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Alzheimers
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  • No known singular cause for AD Age and family history are reasonably certain though Age is primary risk factor Family history: inherited genetics play primary role in Early Onset type (30-60 yr old), though genetics could regulate Late Onset as well Main thing to remember is that research is ongoing and new ideas are being examined NOTHING DEFINITIVE
  • No obvious patterns of inheritance in Late Onset Risk factor genes can interact with one another to raise chances ApoE gene is responsible for the production of certain types of proteins in the body ApoE is only one identified so far, though there are probably others
  • Folate also known as folic acid comes from fruits, vegetables, grain products such as cereals, etc. Necessary for cell production in fetus during pregnancy Increasing evidence suggests possible connections: family history of heart disease and stroke and presence of their associated risk factors also Information on this and previous slides compiled from ADEAR, Alzheimer’s Disease Education and Referral Center, division of the National Institute on Aging
  • AD often progresses more because people confuse initial symptoms with age-related memory loss Difficulty solving math problems, impaired reasoning skills, etc. Symptoms are disregarded as normal aging and go unreported
  • These symptoms are easily noticed by family members, etc. and almost without fail cause ppl to seek help
  • Advanced stages marked by complete dissolution of cognition, personality, and changes in behavior
  • As you can see in the normal MRI of an 81 woman on the left, there are deep sulci and the normal brain is heavily convoluted The MRI on the right is from an 81 year old woman with advanced AD: loss of volume, surface area
  • All of these phenomena result in various symptoms being exhibited If any symptoms are observed, they should be reported to Dr., since AD is a progressive disease, it can possibly be caught in early stages and diagnosed and a treatment regimen can be begun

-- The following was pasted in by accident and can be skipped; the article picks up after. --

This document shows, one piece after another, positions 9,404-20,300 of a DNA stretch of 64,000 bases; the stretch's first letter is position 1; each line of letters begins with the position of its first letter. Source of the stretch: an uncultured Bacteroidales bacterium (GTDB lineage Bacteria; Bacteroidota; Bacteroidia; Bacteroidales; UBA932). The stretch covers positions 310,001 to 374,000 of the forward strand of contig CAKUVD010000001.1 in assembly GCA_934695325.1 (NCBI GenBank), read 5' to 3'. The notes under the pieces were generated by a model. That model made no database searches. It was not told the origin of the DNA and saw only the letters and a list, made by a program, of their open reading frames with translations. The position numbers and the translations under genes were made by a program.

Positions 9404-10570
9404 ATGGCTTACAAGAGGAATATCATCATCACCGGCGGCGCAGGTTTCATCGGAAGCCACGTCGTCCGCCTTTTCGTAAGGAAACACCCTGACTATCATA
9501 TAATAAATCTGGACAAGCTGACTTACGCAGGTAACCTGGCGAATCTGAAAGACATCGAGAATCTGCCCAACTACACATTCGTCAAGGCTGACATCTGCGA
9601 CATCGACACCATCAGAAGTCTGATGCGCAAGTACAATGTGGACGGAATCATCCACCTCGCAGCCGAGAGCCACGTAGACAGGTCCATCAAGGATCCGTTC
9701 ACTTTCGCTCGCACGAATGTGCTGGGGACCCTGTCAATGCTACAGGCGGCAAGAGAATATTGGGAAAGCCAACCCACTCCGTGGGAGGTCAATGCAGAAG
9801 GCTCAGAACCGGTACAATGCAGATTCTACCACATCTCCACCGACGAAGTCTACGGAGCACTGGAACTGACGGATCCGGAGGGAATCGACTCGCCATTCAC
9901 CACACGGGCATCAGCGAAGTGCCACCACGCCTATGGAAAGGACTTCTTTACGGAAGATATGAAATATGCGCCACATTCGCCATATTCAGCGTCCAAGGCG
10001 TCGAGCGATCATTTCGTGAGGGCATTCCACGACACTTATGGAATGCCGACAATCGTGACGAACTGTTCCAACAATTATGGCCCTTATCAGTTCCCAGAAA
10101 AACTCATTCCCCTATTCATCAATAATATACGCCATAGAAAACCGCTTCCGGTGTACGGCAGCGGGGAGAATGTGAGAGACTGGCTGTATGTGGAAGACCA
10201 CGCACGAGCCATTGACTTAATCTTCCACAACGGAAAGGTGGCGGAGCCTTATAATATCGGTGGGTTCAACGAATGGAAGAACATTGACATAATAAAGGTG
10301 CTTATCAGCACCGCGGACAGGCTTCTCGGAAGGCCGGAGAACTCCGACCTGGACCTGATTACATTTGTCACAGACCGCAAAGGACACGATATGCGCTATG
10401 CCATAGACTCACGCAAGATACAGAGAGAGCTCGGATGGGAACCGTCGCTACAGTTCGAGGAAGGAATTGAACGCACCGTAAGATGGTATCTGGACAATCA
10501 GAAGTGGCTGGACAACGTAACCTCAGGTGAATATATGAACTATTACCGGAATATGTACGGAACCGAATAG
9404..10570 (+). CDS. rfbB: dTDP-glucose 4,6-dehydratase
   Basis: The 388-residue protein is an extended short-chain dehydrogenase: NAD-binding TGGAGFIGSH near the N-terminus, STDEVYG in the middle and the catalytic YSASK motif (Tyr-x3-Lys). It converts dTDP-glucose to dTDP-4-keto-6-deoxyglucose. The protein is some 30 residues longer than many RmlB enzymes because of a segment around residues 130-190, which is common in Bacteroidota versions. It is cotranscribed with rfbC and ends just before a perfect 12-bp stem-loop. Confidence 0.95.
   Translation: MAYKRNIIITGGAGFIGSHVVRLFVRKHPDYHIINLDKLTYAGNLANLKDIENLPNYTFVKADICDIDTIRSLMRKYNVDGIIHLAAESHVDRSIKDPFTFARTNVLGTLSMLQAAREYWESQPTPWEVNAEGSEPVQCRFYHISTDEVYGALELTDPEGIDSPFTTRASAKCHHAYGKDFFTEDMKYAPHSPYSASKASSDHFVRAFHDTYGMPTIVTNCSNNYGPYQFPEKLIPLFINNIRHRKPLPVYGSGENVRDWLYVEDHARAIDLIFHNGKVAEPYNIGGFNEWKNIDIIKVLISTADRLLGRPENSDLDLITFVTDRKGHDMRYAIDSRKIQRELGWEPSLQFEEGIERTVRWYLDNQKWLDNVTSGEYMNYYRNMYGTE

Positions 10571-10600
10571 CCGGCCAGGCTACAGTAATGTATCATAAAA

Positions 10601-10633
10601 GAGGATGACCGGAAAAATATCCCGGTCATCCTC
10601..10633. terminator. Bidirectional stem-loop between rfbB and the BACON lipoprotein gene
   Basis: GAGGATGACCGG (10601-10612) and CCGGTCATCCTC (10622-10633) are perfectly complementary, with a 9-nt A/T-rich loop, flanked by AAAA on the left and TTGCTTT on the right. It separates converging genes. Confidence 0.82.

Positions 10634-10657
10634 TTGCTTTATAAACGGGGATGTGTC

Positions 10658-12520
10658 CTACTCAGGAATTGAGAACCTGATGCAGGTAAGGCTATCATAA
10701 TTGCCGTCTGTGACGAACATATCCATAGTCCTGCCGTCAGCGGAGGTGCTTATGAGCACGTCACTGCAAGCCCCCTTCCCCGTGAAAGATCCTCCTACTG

Transcript

  • 1. Alzheimer’s Disease Nick Beisel Rebecca Ingold Liz Conway
  • 2. Alzheimer’s Introduction
    • Form of Dementia
    • Dr. Alois Alzheimer: discovered plaques and tangles
    • Two Types: _______ and Late Onset
    • Ongoing Research
    • No Cure
    • Long-term Care
  • 3. Risk Factors
    • Age: numbers diagnosed ________ every five years after age 65
    • Family History: Implications for Early Onset
  • 4. Risk Factors: Ongoing Research
    • Genetic Interaction
      • _________________ (ApoE): protein synthesis
      • ApoE carries __________ in blood
      • Only 15% have type that increases risk
      • Others still undiscovered
  • 5. Risk Factors: Speculation
    • Diet: low _______ levels
    • Environment
    • Correlations?
      • Heart Disease and Stroke
      • High BP
      • High Cholesterol
      • Previous slides from ADEAR
      • www.alzheimers.org/pubs/adfact.html
  • 6. Symptoms: Characteristics
    • Precursor
      • Mild forgetfulness: “senior moment”
    • Early Stages:
      • Trouble remembering names, events, important dates, etc.
      • ________________ difficulty
      • Bothersome but not alarming
  • 7. Symptoms: Characteristics
    • Moderate Stages:
      • Interference with simple daily activities, e.g., brushing teeth
      • Impaired ____________________
      • Impaired speech, reading, writing, etc.
      • Unable to recognize family members
      • Easily noticed and reported
  • 8. Symptoms: Characteristics
    • Advanced Stages
      • Further deterioration of speech, etc.
      • _________
      • Restlessness
      • Mood Swings
      • _____________
      • Wandering away from home
  • 9. Symptoms: Why?
    • Normal MRI Alzheimer’s MRI